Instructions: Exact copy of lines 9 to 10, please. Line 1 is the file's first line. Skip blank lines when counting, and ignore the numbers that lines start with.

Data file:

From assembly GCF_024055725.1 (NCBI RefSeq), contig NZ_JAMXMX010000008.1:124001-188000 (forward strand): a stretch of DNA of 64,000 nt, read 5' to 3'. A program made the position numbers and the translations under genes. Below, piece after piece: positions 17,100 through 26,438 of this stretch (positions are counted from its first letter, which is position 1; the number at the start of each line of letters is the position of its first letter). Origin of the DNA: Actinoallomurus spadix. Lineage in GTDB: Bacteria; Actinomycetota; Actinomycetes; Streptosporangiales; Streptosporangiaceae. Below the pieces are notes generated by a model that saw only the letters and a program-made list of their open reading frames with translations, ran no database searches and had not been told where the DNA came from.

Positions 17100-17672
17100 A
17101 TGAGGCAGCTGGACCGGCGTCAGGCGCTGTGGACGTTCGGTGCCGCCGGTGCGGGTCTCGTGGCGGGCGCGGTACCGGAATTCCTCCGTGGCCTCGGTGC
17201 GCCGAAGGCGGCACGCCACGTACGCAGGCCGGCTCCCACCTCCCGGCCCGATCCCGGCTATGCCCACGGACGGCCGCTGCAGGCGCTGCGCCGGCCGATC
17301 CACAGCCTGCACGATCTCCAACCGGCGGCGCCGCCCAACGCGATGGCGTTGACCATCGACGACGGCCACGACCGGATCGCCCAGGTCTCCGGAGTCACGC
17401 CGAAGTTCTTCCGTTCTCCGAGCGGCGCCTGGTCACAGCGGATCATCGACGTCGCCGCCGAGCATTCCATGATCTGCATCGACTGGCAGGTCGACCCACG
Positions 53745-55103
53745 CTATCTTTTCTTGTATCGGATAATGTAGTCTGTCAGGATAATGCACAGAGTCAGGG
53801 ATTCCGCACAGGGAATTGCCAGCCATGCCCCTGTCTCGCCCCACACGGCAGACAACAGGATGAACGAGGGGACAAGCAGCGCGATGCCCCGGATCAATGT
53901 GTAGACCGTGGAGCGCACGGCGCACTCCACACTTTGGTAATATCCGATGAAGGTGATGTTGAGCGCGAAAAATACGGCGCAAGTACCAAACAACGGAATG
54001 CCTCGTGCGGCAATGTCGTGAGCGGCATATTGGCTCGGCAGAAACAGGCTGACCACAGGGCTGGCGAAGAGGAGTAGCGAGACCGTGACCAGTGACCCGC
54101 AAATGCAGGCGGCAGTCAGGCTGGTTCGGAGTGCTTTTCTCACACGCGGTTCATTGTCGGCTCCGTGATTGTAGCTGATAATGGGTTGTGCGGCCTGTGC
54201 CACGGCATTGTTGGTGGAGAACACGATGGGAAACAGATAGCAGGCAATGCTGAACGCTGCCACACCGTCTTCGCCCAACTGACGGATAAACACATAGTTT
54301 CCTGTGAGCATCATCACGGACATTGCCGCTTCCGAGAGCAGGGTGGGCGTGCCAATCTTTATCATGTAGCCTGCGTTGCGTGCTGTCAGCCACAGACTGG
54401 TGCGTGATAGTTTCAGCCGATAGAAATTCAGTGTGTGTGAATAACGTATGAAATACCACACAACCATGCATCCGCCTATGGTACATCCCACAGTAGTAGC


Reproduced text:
53745 CTATCTTTTCTTGTATCGGATAATGTAGTCTGTCAGGATAATGCACAGAGTCAGGG
53801 ATTCCGCACAGGGAATTGCCAGCCATGCCCCTGTCTCGCCCCACACGGCAGACAACAGGATGAACGAGGGGACAAGCAGCGCGATGCCCCGGATCAATGT